As far as the best place to buy yarn, it depends. If you want middle of the road acrylic yarn, then probably WalMart is about as good as it gets. If you want spun wool, then you will have to find a specialty wool store near you, or a sheep farm that spins and sells the sheep wool. As far as patterns, there are all kinds of free patterns from a number of different website. There is patterncentral.com, lionbrand.com, interweave.com, or even the store where you purchase your yarn will often supply free patterns to go with the yarn you are purchasing. I also found Ebay had a wealth of patterns at various prices of course. Crochet is made up of chains, single, double, triple and slip stitches. Your patterns are made up of any combination of these. Most patterns will explain the stitch. If you become very adept you will learn what the stitches are in various names, such as a cluster, love knot, basketweave, but these are usually explained step by step in the pattern, so you don't need to worry about it. If you are as enthusiastic as I am, you will have a variety of materials on hand. I get a lot of requests, so I have crochet cotton in gauges 10, 20, 30, some metallic elastic (for more advanced projects), wool, and acrylic and spun beaver fur. At your stage, I would suggest you keep just a small quantity of acrylic yarn...it is the most versatile until you start to specialize. You should find yourself a full range of sizes in crochet hooks, crochet stitch markers (split rings) and scissors. That is pretty much it. I have crocheted for many, many, many years, both as a hobby and commercially for a fashion designer....that's where my small stash of beaver fur comes in....but you probably will never need it as it requires special patterns. Another pointer, always try to complete a project before starting a new one. It is very difficult to go back to ones that were placed on the back burner and pick up where you left off, plus the enthusiasm for that project will have probably worn off.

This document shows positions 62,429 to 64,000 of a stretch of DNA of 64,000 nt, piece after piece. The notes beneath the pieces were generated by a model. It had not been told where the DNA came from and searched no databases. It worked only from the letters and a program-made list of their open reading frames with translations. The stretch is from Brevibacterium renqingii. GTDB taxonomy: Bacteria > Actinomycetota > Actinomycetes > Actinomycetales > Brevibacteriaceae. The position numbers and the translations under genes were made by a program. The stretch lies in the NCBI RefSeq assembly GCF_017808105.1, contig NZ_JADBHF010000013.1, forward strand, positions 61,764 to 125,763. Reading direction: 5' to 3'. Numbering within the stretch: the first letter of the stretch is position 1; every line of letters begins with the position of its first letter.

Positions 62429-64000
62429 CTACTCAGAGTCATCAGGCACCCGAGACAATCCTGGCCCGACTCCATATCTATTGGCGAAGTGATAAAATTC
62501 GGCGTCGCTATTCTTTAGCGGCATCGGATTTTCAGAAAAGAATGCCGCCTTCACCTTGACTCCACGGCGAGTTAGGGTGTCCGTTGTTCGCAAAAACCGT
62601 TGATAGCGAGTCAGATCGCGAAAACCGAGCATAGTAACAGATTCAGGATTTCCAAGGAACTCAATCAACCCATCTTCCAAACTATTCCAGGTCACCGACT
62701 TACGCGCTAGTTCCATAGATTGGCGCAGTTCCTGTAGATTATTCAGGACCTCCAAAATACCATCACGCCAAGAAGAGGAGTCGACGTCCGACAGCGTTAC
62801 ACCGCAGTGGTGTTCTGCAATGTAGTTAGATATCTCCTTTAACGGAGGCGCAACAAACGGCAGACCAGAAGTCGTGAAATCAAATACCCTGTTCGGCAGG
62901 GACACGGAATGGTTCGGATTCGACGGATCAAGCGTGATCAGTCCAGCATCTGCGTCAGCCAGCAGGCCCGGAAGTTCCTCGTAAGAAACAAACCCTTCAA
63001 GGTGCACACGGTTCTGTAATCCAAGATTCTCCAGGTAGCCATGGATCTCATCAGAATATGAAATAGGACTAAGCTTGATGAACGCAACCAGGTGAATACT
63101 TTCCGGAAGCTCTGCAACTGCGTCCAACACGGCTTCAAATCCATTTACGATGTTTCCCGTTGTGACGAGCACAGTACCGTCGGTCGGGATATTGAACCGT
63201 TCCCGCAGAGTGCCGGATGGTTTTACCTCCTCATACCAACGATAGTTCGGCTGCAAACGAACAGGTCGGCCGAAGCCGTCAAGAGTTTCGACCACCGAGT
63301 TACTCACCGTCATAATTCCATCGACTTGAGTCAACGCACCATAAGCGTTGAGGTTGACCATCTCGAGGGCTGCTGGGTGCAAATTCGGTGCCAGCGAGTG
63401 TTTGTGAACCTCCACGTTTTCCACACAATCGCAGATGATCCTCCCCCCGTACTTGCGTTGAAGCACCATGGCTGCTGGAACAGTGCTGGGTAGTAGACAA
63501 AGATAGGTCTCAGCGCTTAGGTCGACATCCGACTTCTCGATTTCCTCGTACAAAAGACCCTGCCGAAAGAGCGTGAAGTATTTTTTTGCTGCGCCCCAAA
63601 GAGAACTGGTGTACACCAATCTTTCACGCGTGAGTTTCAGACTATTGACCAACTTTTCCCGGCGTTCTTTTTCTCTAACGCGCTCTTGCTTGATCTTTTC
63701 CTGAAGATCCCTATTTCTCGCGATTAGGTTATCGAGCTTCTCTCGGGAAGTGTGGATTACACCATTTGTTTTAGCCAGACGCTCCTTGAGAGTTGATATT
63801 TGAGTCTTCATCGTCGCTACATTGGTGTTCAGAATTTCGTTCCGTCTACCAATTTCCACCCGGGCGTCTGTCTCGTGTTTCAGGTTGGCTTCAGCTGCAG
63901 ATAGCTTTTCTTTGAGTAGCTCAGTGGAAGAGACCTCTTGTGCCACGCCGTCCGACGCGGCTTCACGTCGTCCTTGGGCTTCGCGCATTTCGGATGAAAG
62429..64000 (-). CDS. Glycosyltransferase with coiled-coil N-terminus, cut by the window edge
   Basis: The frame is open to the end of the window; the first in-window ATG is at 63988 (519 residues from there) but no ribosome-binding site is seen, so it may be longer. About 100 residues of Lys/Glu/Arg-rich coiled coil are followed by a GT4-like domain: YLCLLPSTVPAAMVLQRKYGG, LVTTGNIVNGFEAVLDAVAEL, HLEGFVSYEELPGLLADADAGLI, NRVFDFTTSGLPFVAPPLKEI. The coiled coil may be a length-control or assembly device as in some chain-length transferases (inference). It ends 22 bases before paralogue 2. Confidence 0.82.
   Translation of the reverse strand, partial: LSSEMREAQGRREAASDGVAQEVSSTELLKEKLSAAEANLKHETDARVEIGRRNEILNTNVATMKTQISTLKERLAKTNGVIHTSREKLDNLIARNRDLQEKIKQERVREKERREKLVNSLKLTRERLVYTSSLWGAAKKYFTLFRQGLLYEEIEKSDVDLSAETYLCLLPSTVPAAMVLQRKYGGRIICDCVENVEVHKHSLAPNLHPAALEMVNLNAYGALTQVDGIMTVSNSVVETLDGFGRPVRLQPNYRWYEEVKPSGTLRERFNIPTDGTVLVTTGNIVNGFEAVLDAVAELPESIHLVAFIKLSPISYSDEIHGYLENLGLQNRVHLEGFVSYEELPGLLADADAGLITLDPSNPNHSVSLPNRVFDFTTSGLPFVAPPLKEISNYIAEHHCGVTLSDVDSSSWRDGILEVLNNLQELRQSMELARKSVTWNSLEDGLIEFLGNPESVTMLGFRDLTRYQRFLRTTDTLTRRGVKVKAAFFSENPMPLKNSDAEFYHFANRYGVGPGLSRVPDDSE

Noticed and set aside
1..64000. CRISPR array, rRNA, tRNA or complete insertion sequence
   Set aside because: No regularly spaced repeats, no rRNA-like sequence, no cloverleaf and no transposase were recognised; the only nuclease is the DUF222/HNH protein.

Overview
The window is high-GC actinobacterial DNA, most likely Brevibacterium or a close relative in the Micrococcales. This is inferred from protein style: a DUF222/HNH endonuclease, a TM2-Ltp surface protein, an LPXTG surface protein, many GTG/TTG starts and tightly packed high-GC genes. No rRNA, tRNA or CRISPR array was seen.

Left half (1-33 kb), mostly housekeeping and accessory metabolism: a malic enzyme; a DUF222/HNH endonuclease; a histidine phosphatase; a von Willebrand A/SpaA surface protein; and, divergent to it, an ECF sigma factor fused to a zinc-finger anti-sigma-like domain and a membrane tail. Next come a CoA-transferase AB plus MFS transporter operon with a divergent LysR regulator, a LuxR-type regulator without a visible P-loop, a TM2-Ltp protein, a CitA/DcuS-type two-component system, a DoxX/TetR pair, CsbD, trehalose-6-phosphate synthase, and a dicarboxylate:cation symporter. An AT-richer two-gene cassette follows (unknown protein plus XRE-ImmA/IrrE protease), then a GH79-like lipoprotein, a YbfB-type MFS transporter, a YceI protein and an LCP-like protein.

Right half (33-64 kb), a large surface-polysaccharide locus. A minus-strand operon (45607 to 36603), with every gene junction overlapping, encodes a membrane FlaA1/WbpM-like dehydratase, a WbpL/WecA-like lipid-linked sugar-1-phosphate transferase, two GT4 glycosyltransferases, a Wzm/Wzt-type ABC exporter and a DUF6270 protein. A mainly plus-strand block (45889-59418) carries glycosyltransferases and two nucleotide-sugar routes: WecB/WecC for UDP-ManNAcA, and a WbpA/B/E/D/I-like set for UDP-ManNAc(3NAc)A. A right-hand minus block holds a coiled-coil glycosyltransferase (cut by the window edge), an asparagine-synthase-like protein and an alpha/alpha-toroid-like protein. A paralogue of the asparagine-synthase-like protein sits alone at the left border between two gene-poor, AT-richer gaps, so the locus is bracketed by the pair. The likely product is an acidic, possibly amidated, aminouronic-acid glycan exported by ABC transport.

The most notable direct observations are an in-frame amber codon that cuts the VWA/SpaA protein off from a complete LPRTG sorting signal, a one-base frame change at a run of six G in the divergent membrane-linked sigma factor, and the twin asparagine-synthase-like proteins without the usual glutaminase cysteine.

- 9 years ago
The above all have free patterns and some have tuition in all stitches.
Yarn can be bought all over. There is no best place. It depends which yarn you want.
A tip is that the US and UK use different names for stitches and hook sizes. This can confuse beginners but is not a problem. Just google "compare US UK crochet" and lots of sites come up with charts showing equivalent terms.
- hairbenderLv 79 years ago
First of all, as a beginner, you should have already taken the basic beginner crochet class. These are offered all over the place... just ask for them, starting with your LYS. At the class, all of these questions are explained -- you need to have this to be able to do any work! This is just the basics... you cannot just use a hook to make single crochet all your life!! The basic course covers sooooo much that you will find invaluable throughout your entire craft life.
So now that you have all this, you need to review your notes if you don't have answers to these questions. I don't plan on doing the whole course for you, so won't get into details. You already have all this information.
And finally, whenever you have ANY question relating to the fibre arts, you should always go to your LYS and ask there... that is what they are for!!
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- Anonymous9 years ago
For patterns look towards crochet pattern central and ravelry.
All stitches are nothing more than one stitch worked a little differently.Source(s): crocheting for 10 years http://www.craftingclarissa.com
- 9 years ago
It seems like most everything has been covered. One tip I can give you is to use post it notes to keep track of the row you are on. You can make notes on the post it and keep your patterns clean.